• Clyde Davis

The Letter Of Sue.

Rebecca woke to dawn drifting through the muslin curtain, and as sleep clung to her eyes, she watched the light dance across the damask patterns adorning the translucent material, and the first thought that emerged from her stirring mind was of a funeral veil. A whisper of air, sharper than the usual morning breath, crept through the window, but that did little to deter her from rising. She pulled the blanket from her body, raised herself from the mattress and sat on the edge of the bed. There, she lingered for a moment, contemplating the cold touch of the floor beneath her toes and its corporeal contrast to the worry in her heart. She glanced over her shoulder at the other side of the bed, empty, but still bearing the shape of another. She didn’t bother reaching over to touch the sheet. She already knew it was cold and barren, abandoned during the witching hours, when ghosts still roamed the barrows scattered across the wild. Abandoned before the living rose to claim the coming day.

A void had entered the house with the coming of the morning light. Moats of dust drifted across the haloes spilling through the broad windows, and as Rebecca stepped from one pool of warmth to the next, her intuition whispered in her ear, and it spoke of the loneliness that waited. The air congealed in the silence, absorbing what sound would dare disturb its domain. Not even the uneven boards beneath her bare feet could conjure enough power to undo the stillness. She moved through the empty building as if it were the hollow skeleton of memories. Without Sue there, the walls were nothing but weathered bones. The doorways dark, like the sunken joints of a collapsing body. She had never felt capable of filling the place by herself. Even life seemed to be a vast, featureless realm in the early hours of waking.

In the kitchen, a room of slanting cupboards and simple wares, a draft caught at the corner of a letter on the dining table. The sight of the paper stirred something within her, and in the brief recognition of its existence, the house felt alive again. Its resurrection was simple, but enough to draw Rebecca from the daze that still hung over her thoughts. The furnishings’ pale wood uncoiled to embrace the golden dapple of the day, and amongst the jars and bowls along the shelves, the mingled scent of preserves and spices welcomed her with an earthliness that possessed comfort and familiarity. She entered the kitchen, loomed over the letter and observed the curved handwriting that crawled across the page without absorbing what was written there. As the last remnant of Sue, she would hold the letter in her hands and consume each word with slow deliberation.

With it between her fingers, Rebecca moved to the window. The paper fibres turned translucent in the sunshine and the staccato words, black and set in their spidery trails, trembled as she prepared to read what was left to her. This was her parting gift. Nothing more than a few words scribbled on a roughened parchment. In a distant region of her spirit a pang of agony echoed across the horizon. It was a thunderstorm she knew too well, one that would pass without disembowelling its womb and flooding the fields of her being with its melancholic gore. It was a pain that held little dominion over her, for in her secret heart, she knew Sue would go. She always left. And when the time came, she would return again. This was how things were, and this was how Sue was. It was as set as the law of the land. Rebecca took a breath, steadied her hands and began to read…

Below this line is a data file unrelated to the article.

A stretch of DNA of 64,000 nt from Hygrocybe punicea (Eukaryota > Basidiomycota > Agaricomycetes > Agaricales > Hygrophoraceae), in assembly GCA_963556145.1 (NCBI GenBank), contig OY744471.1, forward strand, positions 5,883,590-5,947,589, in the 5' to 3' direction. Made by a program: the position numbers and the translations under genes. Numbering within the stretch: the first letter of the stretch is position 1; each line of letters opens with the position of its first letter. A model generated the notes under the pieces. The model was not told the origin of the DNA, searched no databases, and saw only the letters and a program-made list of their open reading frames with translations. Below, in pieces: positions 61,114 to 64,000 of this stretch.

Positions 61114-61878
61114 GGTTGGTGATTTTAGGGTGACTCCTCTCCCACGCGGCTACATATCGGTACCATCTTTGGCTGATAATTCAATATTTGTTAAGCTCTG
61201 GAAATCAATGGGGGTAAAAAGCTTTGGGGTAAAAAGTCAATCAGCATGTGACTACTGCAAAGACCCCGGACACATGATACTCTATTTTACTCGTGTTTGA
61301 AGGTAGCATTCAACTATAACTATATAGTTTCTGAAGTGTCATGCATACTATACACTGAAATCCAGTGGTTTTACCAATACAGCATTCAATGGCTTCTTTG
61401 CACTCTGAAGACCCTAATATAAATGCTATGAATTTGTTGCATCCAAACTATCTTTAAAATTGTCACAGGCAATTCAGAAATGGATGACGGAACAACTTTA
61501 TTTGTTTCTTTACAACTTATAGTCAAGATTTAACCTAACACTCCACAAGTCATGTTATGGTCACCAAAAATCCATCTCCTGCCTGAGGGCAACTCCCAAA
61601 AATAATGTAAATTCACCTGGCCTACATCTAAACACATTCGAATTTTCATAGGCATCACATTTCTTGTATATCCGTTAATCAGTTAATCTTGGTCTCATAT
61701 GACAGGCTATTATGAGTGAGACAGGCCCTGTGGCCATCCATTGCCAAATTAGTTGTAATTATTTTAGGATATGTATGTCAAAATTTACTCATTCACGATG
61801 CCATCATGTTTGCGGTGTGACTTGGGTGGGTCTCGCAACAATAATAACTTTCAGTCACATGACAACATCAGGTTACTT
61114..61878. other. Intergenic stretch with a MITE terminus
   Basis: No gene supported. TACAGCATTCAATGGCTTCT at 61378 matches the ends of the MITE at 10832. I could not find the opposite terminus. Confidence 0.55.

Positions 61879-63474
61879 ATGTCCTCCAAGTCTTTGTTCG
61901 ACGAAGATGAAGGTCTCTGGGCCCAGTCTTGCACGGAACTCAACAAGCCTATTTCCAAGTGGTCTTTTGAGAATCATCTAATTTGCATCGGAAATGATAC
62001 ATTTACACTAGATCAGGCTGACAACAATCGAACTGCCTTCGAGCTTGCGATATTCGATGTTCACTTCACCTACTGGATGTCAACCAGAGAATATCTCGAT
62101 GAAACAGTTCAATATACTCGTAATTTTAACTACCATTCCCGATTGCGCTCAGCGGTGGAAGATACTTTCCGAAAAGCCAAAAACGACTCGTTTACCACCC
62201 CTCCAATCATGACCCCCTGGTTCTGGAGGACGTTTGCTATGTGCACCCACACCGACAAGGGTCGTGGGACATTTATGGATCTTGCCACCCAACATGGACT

You looked so pretty today, but I had to go girl, and be on my way. I’ll be back though, you know I will. And when I do, I’ll have a laugh on my face and a guitar on my back. I can make friends almost every single day, so I have no fear of being lonely out there in the world…

Rebecca looked up from the page and stared out at the barren plain stretching beyond the windowpane. The yellow grass, dead but not too far gone to lose its hold on the dry soil, swayed in the silent wind. Rebecca could only dream of what laid beyond. She had never been beyond the plains. The world was not something she thought too much of, but now she found herself imagining Sue somewhere else, set along a path she could not comprehend. Her fears were of the loneliness that would keep her behind the closed doors of the house. She turned back to the letter.

Now, I know you’ll be worried about me, honey. You and I talk a lot, because we have a lot to say, but if I don’t go, we’ll end up talking about the weather outside, and that would kill us both. You’d end up screaming, and I’d go quiet and dream in time. So, sometimes it’s better our silence becomes the conversation.

I won’t be gone too long though, and when I return, I’ll have a brand new song. I’ll play it for you, and I’ll tell you about the stages and the couple dozen who paid to listen, and like always, before I finish, you’ll know what I’ll say… That I’m happy you stayed.

You always stay, girl.

Rebecca put the letter onto the counter and gazed out at the plains again. She used to think about the crowds Sue would play to, or worry about how she would make it out of those dreadful places alive. In her isolation, she would practice the words she would say at Sue’s funeral, or under the cover of night have dreams in which she died. She had come a long way since then. The yellow grass swayed into the distance. Now, she could only wish for the day when silence fell between them and that, in itself, would be enough conversation to keep them side by side. The earth would fill up with love. And when there was nothing left to say, they would sit together, and watch the weather outside.

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